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  This module is a resource for lecturers  

 

Key issues

 

Why are standards and norms important?

On a daily basis, across the globe, justice needs arise in a broad range of settings:

  • Victims or survivors of violence need access to justice, which may involve: security, legal protection; access to health and/or victim services; as well as accountable police, forensic, and prosecutorial services that undertake criminal investigations and prosecutions in a diligent, timely, and sensitive manner;
  • Witnesses to criminal acts need a range of safeguards to ensure their safety and to ensure that they are not (re)traumatized by their involvement in legal processes as witnesses; (moreover, additional and important safeguards apply for child witnesses and witnesses who are deemed vulnerable);
  • Individuals suspected of engaging in crime need an awareness of their rights if they are to seek and receive impartial and effective legal advice and due process of law; among these rights are that they be treated in a manner consistent with the inherent dignity of the human person;
  • Persons facing adjudication need strong and accountable justice institutions that uphold the rule of law, including through the application of the principle of equality before the law;
  • Persons convicted and sentenced for a breach of penal law need proportionate sentencing that is free from discrimination, and they need access to rehabilitation services that promote their prospects for meaningful reintegration into society; and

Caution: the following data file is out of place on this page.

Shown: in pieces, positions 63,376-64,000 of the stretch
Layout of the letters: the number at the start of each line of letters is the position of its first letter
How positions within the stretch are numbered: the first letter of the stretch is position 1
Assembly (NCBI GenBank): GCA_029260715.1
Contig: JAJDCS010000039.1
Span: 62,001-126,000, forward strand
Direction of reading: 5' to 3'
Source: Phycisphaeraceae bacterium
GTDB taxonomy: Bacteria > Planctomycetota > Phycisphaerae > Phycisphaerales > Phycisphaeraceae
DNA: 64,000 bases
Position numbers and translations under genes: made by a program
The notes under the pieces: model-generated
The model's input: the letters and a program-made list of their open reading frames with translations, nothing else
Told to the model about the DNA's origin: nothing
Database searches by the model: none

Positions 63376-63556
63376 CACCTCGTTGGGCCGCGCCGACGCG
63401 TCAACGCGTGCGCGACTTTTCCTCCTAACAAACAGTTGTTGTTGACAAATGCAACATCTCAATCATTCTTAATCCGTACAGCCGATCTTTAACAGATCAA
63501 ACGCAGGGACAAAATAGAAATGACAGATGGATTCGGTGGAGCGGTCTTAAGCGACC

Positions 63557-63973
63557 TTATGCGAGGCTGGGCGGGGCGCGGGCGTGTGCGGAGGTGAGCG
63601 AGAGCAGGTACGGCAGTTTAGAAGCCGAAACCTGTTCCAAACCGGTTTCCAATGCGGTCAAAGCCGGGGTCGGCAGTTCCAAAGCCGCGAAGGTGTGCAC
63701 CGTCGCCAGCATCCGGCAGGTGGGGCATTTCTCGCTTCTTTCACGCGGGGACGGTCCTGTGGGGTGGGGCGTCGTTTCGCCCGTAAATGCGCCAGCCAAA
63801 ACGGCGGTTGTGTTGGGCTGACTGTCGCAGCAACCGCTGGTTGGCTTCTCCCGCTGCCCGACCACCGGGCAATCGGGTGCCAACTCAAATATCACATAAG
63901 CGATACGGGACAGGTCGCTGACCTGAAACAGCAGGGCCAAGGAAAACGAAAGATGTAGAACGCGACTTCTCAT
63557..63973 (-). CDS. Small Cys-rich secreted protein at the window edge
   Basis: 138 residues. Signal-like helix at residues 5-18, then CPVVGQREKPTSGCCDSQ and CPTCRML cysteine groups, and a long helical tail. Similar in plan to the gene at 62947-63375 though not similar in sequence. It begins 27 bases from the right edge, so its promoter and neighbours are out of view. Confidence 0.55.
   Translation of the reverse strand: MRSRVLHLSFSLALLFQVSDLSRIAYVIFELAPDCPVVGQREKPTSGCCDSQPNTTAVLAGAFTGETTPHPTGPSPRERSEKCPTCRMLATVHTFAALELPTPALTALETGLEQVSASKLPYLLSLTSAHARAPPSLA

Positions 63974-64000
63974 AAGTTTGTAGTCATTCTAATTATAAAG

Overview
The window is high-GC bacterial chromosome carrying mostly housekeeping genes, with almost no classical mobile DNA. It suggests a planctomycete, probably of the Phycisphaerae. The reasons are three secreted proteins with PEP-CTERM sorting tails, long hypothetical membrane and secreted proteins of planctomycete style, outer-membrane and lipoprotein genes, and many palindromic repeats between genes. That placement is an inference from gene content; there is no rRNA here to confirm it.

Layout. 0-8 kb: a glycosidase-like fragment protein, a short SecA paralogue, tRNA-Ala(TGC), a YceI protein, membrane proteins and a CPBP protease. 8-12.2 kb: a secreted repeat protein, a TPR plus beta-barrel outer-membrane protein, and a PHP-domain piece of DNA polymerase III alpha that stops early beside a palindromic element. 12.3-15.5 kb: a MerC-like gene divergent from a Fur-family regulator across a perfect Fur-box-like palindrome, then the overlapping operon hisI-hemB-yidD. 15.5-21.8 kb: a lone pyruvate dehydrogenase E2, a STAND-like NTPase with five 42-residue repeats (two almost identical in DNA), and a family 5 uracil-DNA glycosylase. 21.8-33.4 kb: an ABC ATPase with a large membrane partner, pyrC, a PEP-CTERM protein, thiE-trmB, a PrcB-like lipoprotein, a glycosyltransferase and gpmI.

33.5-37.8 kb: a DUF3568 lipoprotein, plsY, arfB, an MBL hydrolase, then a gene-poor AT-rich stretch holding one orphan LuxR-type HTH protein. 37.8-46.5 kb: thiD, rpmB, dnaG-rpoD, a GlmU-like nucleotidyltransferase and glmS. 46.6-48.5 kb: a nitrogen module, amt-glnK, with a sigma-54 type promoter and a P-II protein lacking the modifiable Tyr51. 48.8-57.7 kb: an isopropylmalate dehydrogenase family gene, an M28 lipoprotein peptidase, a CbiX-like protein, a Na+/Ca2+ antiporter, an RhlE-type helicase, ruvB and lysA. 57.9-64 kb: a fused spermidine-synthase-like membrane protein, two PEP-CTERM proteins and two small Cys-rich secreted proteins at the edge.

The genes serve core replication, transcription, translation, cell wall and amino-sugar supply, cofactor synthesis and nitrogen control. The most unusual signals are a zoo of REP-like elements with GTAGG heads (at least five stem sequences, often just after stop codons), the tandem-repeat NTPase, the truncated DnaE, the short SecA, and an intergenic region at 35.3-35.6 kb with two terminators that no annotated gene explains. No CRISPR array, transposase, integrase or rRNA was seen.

• Individuals who have engaged in crime, individuals who are at risk of crime and, indeed, each member of society, needs robust crime prevention measures that address the root causes of crime and promote equality of opportunity within strong communities that are bound by shared values of gender equality, non-discrimination, community cohesion, and a culture of lawfulness.

Despite the density of justice needs, globally, individuals very often face challenges in accessing justice, or they endure harm as a result of their contact with justice systems. The various challenges that lead to compromised justice processes and outcomes include: lack of services; poverty; inequality; corruption; the criminalization of victims; deficiencies in law or procedure; undue delays or overly expedient processes; overreliance on punitive approaches; and harmful stereotypes or social norms that bear discriminatory effects.

This complex mix of challenges points to the importance of internationally agreed minimum standards that ensure the equal human dignity of all (including those in contact with the law as victims, witnesses, and individuals accused or recognized as having breached penal law). As a matter of international agreement, the UN standards and norms on crime prevention and criminal justice build on the legally binding provisions of various human rights treaties, to elaborate a range of rules and minimum safeguards in the field of crime prevention and criminal justice. By setting standards for the treatment of individuals in contact with the law, these authoritative normative texts serve as a powerful affirmation of our common humanity and the importance, for all humanity, of rules and minimum standards to safeguard human dignity.

It is, therefore, with the human dimensions of the standards and norms in mind that this Module has been developed. Accordingly, the Module does not promote rote learning of the extensive protections enumerated by the standards and norms. Rather, materials are provided that lecturers can use to engage students’ interest in the fundamental importance of the standards and norms and the functional contexts in which these apply. The 13 additional Modules that comprise the E4J University Module Series on Crime Prevention and Criminal Justice delve into the application of the relevant UN standards and norms in further detail, and seek to provide the knowledge and skills that will allow the next generation of justice actors to effectively uphold, and continue to shape, the globally agreed minimum standards relevant to the field of crime prevention and criminal justice at the national and international levels.

 

The Module comprises three topics:

 

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